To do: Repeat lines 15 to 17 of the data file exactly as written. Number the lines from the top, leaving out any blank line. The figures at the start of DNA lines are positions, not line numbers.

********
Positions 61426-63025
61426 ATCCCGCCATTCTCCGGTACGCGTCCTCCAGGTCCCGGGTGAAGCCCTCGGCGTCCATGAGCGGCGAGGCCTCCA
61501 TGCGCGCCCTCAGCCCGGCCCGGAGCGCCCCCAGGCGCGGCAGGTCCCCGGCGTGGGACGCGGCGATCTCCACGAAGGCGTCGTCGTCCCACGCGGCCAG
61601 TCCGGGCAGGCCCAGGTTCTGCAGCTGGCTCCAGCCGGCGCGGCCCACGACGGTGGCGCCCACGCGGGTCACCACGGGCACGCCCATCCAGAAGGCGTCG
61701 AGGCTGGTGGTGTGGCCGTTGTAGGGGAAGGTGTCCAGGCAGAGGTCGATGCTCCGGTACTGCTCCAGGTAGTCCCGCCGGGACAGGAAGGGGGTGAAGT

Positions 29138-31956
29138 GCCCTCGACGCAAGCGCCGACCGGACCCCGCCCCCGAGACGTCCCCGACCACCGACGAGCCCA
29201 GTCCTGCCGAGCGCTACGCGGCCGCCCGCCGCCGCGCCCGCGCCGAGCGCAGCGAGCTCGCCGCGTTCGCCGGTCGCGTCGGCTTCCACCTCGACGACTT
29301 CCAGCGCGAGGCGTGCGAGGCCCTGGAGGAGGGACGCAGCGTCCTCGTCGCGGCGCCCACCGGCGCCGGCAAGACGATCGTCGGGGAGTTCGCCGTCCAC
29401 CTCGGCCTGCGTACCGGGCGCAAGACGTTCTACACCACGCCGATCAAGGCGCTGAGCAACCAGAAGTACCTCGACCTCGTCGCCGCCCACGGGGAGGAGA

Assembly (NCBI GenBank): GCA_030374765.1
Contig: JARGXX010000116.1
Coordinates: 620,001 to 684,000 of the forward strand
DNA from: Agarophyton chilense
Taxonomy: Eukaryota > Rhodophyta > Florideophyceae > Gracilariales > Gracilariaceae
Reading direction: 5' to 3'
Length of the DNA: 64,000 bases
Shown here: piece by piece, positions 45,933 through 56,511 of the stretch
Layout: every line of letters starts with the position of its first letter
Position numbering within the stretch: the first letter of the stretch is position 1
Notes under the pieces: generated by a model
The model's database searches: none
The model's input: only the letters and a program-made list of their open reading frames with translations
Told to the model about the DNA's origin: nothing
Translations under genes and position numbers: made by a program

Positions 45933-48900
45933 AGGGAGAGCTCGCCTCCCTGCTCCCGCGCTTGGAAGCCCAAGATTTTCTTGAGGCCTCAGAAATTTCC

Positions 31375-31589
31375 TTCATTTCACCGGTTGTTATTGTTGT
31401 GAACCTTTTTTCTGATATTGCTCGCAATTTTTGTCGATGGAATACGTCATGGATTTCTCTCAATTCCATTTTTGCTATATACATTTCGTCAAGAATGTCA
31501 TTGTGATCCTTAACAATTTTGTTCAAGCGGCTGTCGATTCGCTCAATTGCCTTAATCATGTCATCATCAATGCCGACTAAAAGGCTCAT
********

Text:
Taxonomy: Eukaryota > Rhodophyta > Florideophyceae > Gracilariales > Gracilariaceae
Reading direction: 5' to 3'
Length of the DNA: 64,000 bases